• rdefonce

Posted January 21, 2011 - 10:24 AM

#10

The only down side to a heavy flywheel is less stalling, more traction and easier to ride. Wait, that's not a down side.


That's what I'm hoping, since I just ordered one for my soon-to-arrive '10 model.
Perhaps I won't even have to do any "re-mapping" to soften the abrupt low end (that I've read about anyway) with the GYTR off-road flywheel installed . . .

  • tech24

Posted January 21, 2011 - 11:43 AM

#11

That's what I'm hoping, since I just ordered one for my soon-to-arrive '10 model.
Perhaps I won't even have to do any "re-mapping" to soften the abrupt low end (that I've read about anyway) with the GYTR off-road flywheel installed . . .


It still hits pretty hard on initial throttle. The only difference I noticed was less stall in rough terrain. It wasn't enough for me so I added a z-start pro and the combo is very nice. But the flywheel alone helped a lot but I still prefered a tamer fuel map in the woods.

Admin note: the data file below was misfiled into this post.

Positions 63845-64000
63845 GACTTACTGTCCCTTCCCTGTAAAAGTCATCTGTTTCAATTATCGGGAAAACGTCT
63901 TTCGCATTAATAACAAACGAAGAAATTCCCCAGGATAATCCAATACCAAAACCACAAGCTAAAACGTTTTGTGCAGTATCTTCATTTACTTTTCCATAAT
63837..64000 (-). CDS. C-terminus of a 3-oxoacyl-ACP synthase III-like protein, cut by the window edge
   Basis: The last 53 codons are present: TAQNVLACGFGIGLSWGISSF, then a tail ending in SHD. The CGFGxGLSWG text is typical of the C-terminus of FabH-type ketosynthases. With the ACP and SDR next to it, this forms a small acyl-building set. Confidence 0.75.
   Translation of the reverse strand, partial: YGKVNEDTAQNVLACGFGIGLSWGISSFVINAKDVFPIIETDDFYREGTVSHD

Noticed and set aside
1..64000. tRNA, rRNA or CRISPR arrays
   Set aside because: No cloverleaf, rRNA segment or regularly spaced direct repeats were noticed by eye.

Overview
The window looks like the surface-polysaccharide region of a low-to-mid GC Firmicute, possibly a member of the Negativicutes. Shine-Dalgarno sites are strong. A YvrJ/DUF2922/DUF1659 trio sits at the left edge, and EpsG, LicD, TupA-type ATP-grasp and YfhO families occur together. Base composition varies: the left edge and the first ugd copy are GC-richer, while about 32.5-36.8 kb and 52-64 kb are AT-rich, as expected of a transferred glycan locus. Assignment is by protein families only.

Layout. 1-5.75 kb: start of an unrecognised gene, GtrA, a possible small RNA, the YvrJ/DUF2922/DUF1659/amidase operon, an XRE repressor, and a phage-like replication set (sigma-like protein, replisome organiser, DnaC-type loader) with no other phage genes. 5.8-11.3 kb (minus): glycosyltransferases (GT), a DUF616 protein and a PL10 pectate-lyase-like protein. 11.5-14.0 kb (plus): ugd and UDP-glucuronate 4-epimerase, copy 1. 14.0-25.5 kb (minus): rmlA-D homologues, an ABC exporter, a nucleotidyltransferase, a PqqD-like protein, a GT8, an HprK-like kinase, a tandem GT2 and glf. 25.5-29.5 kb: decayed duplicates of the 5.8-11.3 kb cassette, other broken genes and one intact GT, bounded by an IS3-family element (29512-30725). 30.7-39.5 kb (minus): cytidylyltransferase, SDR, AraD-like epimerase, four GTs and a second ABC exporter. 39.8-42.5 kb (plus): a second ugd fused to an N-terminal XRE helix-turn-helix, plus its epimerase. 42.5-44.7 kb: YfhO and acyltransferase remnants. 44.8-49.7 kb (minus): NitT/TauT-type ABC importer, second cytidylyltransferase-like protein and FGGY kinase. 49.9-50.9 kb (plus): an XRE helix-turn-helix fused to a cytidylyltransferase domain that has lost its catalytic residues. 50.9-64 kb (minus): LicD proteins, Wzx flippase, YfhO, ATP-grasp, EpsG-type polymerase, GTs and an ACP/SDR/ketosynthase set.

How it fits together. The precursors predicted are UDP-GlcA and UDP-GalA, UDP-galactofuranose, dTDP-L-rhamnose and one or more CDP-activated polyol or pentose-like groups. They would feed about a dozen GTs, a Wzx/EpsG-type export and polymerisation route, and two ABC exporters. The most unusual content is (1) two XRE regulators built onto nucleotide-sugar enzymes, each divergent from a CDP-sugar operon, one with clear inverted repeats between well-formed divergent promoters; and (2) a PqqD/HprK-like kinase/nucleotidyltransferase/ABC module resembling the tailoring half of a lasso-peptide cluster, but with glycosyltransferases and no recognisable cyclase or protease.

• grayracer513

Posted January 21, 2011 - 12:11 PM

#12

From the posts I've seen, it would appear that the only real fix for the abrupt tip-in response is the throttle body re-work from Injectioneering.

  • tech24

Posted January 21, 2011 - 12:39 PM

#13

From the posts I've seen, it would appear that the only real fix for the abrupt tip-in response is the throttle body re-work from Injectioneering.


I would have to agree and believe me I have every other possible option: differnt throttle tube, gytr flywheel, mapping, rekluse. Its managable and something you really get used to however, but the throttle body mod would be a nice addition and give more tuning and tinkering options. (just can't seem to live without my bike for very long)

  • rdefonce

Posted January 21, 2011 - 01:14 PM

#14

Interesting. I will read up on the throttle body re-work.
I have my trusty little 200 for seriously technical trails; the YZ won't be going there so perhaps I can live with it on more open stuff.